Second, the organization Cyne and I showed out to support yesterday. Black Lives Matter is one of the best-organized and most influential groups in America right now, and their continued struggle to end police brutality is something everyone, black, white, or otherwise, should care about. If you support not giving cops the right to kill unarmed citizens, please give them some money today and maybe consider showing up to a local demonstration the next time one is happening in your area.

Third, rather than requesting a donation, I'd like to ask folks to read over the website for 8 to Abolition, including their proposed eight steps to decrease the power of police and policing in America (and elsewhere). If you are curious right now about the motivation and goals of folks who want to abolish the police - including yours truly - 8 to Abolition provides crucial insight into both the ideological reasons to reduce or eliminate the police as well as a set of clear policy goals built to facilitate the process.

Anyway, um...

Hi, guess I'm back now? Thanks for reading. See you all on the flip side.

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Comments ( 22 )

This is good. (I do wish I could favorite or upvote blogs! But I guess the fact that I can't encourages me to comment instead.)

I have little money to spare, and given there has been police violence in response to protests in my city, I feel...a little too anxious, and a little too bound to my obligations (the goober child would miss me if I were in jail!) to be out in the streets. But small things help all the same.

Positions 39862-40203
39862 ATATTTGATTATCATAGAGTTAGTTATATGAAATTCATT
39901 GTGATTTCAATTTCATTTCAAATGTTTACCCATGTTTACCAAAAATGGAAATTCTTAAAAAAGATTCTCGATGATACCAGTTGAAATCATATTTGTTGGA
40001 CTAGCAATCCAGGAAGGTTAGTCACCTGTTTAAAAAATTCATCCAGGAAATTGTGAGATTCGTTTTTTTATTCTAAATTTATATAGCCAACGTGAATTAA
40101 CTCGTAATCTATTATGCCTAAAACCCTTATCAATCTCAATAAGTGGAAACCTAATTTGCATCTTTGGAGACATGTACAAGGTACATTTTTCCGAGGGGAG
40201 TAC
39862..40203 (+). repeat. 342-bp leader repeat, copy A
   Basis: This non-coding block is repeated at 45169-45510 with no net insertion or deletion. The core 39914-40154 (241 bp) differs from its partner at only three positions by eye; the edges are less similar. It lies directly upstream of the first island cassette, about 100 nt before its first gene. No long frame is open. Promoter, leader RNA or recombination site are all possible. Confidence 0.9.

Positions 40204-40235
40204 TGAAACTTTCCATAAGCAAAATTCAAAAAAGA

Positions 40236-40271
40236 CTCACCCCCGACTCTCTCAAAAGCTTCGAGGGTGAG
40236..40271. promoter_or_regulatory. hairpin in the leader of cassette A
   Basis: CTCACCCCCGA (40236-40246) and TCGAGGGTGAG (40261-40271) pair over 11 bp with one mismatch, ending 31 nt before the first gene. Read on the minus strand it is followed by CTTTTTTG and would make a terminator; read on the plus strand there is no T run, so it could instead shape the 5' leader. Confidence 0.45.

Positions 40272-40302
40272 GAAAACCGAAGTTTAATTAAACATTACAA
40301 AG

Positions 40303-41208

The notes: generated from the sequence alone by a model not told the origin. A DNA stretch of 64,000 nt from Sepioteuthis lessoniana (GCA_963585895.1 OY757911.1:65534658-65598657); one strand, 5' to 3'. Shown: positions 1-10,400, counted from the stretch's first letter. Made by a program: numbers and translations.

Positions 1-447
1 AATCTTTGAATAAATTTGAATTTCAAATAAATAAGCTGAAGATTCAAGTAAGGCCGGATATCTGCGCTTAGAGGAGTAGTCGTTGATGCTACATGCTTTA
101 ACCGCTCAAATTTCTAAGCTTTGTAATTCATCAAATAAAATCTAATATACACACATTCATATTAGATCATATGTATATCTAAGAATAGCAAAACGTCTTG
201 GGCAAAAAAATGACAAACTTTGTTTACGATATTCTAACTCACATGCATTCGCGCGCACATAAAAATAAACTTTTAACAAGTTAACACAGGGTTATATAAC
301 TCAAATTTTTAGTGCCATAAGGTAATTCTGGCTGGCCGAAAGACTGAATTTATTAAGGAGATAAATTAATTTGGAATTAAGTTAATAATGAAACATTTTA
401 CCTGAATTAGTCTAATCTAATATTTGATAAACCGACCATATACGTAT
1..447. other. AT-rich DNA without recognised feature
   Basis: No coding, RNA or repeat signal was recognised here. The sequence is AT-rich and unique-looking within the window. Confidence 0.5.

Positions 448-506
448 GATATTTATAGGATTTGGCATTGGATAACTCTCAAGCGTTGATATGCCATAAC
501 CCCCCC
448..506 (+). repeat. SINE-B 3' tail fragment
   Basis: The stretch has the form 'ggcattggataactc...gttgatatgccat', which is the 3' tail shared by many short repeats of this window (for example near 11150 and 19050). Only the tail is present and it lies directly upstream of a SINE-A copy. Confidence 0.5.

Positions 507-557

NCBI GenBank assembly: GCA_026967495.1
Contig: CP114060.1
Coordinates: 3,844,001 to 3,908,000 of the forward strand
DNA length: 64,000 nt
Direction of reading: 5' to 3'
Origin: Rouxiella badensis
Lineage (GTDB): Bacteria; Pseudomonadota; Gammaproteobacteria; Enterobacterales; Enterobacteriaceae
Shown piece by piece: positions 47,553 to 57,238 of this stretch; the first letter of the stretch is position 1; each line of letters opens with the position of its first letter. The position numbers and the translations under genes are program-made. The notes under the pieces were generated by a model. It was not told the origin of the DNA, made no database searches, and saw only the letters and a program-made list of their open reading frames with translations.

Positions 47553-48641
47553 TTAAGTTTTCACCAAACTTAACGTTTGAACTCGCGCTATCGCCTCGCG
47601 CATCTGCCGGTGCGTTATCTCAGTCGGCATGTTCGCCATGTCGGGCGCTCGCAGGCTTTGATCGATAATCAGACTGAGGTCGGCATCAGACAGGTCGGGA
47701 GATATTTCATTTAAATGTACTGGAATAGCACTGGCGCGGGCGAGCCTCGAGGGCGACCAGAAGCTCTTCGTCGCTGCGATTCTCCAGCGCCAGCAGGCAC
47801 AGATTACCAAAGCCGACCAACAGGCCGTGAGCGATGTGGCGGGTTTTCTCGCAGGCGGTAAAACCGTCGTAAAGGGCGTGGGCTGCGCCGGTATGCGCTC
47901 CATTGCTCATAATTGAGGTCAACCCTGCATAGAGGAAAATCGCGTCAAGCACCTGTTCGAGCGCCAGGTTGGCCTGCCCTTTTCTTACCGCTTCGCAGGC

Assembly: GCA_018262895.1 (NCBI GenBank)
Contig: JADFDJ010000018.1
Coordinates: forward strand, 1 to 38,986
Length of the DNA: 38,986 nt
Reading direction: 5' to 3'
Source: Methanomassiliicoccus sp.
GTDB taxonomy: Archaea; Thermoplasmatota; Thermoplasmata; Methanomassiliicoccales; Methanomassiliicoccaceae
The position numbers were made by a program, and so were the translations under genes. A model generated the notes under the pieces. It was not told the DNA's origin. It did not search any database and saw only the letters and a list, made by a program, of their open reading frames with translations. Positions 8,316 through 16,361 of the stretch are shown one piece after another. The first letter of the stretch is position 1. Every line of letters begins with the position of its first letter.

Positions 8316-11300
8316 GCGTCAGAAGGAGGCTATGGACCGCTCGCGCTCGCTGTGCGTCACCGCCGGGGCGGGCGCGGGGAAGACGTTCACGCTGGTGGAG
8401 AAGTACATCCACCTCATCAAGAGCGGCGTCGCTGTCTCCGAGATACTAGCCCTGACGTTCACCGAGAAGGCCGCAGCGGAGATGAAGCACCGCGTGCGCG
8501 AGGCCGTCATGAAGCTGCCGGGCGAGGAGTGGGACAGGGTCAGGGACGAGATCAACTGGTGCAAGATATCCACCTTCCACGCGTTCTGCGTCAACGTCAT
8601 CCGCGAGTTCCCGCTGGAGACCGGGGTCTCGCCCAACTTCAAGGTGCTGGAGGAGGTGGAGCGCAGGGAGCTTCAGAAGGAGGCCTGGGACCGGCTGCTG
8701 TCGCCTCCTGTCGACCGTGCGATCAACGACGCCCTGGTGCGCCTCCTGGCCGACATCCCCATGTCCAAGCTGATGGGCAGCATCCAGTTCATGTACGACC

And small joys help too. I have actually been, er, doing my part to lift spirits, or perhaps other body parts the last couple of days? By posting a gay smut book I'd formerly published for sale up everywhere for free. :3 I dunno if that's the right response to the moment, but it's the one I had. "My day sucks, the world sucks, something should not suck (or suck in the good way), let's post smut."

Human beings are odd creatures.

Wonderful to have you back for however long you want to stay. Thanks for the protest story and the inspirational bit of freedom-fighting cat person advice that led you to it. :twilightsmile:

They also serve who stay and smut

You helped me feel safer and more stable this week which helped me keep scarlet calm so that’s one thing you did. I’m not sure how good we woulda been that morning without our friends during the week!

It's great to see a blog post from you again. Fimfiction may not be the most savory environment, but your blogs were always a bright spot for me, and I always seem to find an idea or two to really ponder in them.

Thanks for the story, and especially the link to 8 to Abolition. There's been so much information to parse through this past week that that particular campaign slightly slipped past me. As someone who doesn't live in America and with some, but not much, money to donate, I really appreciate the amplification.

On a lighter note, the Elder Scrolls games are odd collections of writing. So much of what's in the foreground is cliche and boring while bits of background lore and flavour are imaginative and witty. I suppose that's true of most RPGs, but TES games are so vast that the contrast is starker than usual. It must be an interesting writing challenge, to effectively write a hundred or so short stories that each represent an entire book that all fit into the same fictional universe.

R5h #5 · Jun 8th, 2020 · · ·

This was an awesome post. I agree: protests can be incredibly joy inducing! And I'm grateful for your donation links.

Black lives matter, and fascism is for losers.